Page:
Raise me up, don’t let me fall
‘Cause I don’t get myself
I feel like I felt before
But cannot find my way

I am terrified with what is going on in the States right now. Black Lives Matter. Every life matters, as a matter of fact. I really treat everybody with respect. So far I have only met some … hmmm … weird behavior from Black people in Manhattan. And i was so surprised. I thought in 21st century everybody knew everybody was equal. Apparently some people still had some issues or complexes. Well. It is their problems, not mine. I like people no matter the colour. I only do not like stupid people. But in this case colour of your skin has nothing to do with it. 

I talk to my dear friend Michael on a regular basis. He has just moved from Golden State to Windy Town. That is a hell of a good reason to visit Chicago for the first time now. He has the same initials as divine Marylin Monroe. He is going to be successful too! He just need to have an affair with the president (hahahahaha. Is Trump a new JFK? Another “hahahaha”). And yesterday we talked about lives of different groups of people. His, mine, Native Americans’, Afro-Americans’. Yes, we do not have any idea of what non-white people have been thru. Yes, we know it from books, from everyday life, but we have not lived it. It is not our life. It is not in our head or blood. I hope everybody gets respect he or she deserves. But i really do not understand and do not accept the act of vandalism and looting the stores. People protest demanding law and justice? So, obey the law. Do not steal, do not plunder stores. However, i hope it is going to be ok soon. The sun will shine again.

And we talked about our lives. We met last year on Instagram. We started talking and we hit off nice and easy. We laugh all the time. We have the same sense of humour although we were born under totally different latitude. I am only 2 years his senior. Therefore, you may think we should have lots in common. Maybe we have. He was brought up in the sunny state. Me – behind the iron curtain. And somehow we found each other in this world. I believe that fortuity rules the world and our lives. I have no idea what his childhood was like. I know he had to struggle with his coming out. So his life was not easy peasy at some point. We need to talk about it. But the time difference is a real pain in the arse. I really would like to learn about his life. Was my childhood worse or better? It does not matter. It is not the case. For sure it was different.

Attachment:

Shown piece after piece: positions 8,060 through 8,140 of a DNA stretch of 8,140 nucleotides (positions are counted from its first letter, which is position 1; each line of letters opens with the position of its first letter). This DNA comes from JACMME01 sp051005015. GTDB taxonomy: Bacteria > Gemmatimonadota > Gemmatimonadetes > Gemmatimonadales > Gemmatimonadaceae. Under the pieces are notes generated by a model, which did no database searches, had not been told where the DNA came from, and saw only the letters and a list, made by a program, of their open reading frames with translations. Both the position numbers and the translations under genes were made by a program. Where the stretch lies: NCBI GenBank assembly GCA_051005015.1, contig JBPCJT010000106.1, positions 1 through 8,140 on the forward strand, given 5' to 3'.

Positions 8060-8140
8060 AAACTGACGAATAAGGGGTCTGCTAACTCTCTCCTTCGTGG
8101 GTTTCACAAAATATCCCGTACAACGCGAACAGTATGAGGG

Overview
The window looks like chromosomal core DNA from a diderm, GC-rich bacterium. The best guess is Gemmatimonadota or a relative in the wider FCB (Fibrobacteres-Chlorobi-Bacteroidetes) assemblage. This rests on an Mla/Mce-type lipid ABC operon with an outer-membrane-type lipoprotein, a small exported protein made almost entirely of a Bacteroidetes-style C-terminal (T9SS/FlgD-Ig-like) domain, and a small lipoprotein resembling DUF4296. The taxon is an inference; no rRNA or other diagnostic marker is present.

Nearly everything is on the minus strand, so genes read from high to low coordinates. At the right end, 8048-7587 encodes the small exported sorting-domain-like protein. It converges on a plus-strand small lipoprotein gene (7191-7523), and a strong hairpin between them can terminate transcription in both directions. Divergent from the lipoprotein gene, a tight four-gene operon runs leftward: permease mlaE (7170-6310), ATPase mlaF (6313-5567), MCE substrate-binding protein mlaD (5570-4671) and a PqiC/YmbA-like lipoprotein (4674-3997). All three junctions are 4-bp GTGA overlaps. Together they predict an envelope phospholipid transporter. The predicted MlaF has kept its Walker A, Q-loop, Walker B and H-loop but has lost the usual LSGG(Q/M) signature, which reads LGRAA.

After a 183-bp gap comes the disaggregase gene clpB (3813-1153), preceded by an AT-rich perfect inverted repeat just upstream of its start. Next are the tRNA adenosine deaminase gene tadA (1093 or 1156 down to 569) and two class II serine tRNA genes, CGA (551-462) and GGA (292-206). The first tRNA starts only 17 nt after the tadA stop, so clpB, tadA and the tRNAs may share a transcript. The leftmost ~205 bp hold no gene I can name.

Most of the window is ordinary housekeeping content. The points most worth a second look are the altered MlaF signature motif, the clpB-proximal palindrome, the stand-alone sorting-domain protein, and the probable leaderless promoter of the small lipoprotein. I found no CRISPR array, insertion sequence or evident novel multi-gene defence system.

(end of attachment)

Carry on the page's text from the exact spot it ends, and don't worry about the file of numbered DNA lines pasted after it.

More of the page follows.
In communism we had some goods rationed. Sugar, meat, flour, car gas, shoes. You could buy only 2 pounds of this and that per month. If you did not have more coupons, you just could not buy. We quickly learned how to contrive. I mean, to be resourceful. I remember curfew during the Martial Law. After 10 pm you were not allowed to be out on the street (of course there were exceptions like going back from work). There was literally nothing in the stores (apart from bug repellents). My and my sister were so surprised when we had bananas and oranges at Christmas. That was a breeze of the Western World, a promised land. 

In the late 80s i remember couple of situations.

Chapter 1. The Chicken

A young boy was shouting by the windows of our block of flats – Mom, mom, chickens are in the grocery store!

– go get the line! – mom reacted promptly

In two shakes of a lamb’s tail almost everybody rushed to that store. Few minutes later the same mom was yelling at her little one – you idiot! Those are hens, not chickens.

Well, as far as i was concerned at that time, and i assume that little boy too – potayto, potahto. Apparently mom knew best.

Chapter 2. The Coffee

In small community/neighbourhood gossips always travel fast. So when you heard “coffee is there”, you just knew what u had to do. And in those cases, the bigger family you had, the better. The stores could sell you only 2 packs of that good. So every member of your homestead obediently queued up. 

I loved the aroma of the coffee (still do). We had a coffee grinder. I was in charge of turning those little beans into dust. I just could not grasp why those grains were so untasteful. Ewww. That was something inconceivable. 

So we stood in those lines until the store was out of the coffee. And it was our routine – standing in the lines for everything. Toilet paper, coffee, chickens. Everything could be an exchangeable good.

TV? oh yeah. We had that. 1 channel only until October 1970. So as far as i remember there were only two programs. And of course colour television in your own home was something special, a symbol of wealth and social prestige. I remember when my dad bought a VCR for $$$. It was Sanyo! I could go and go with my stories from my childhood in communism. For me, the most important thing is that was a happy childhood. I have awesome parents. They are my heroes. Working class heroes. They made little money but i did not feel like i was missing something. And we travelled the whole country during our summer trips! 

Who knows Fiat 126p? 4 persons in that little can! 

1989 came and we have had a free country ever since. That is what they say. Although current events in Poland may say otherwise. Blame it on the ruling party – Law and Justice. They have nothing to do with law and justice. Poland is not that bad. Come on elections! Vote or die. June 28th let’s pick a new president.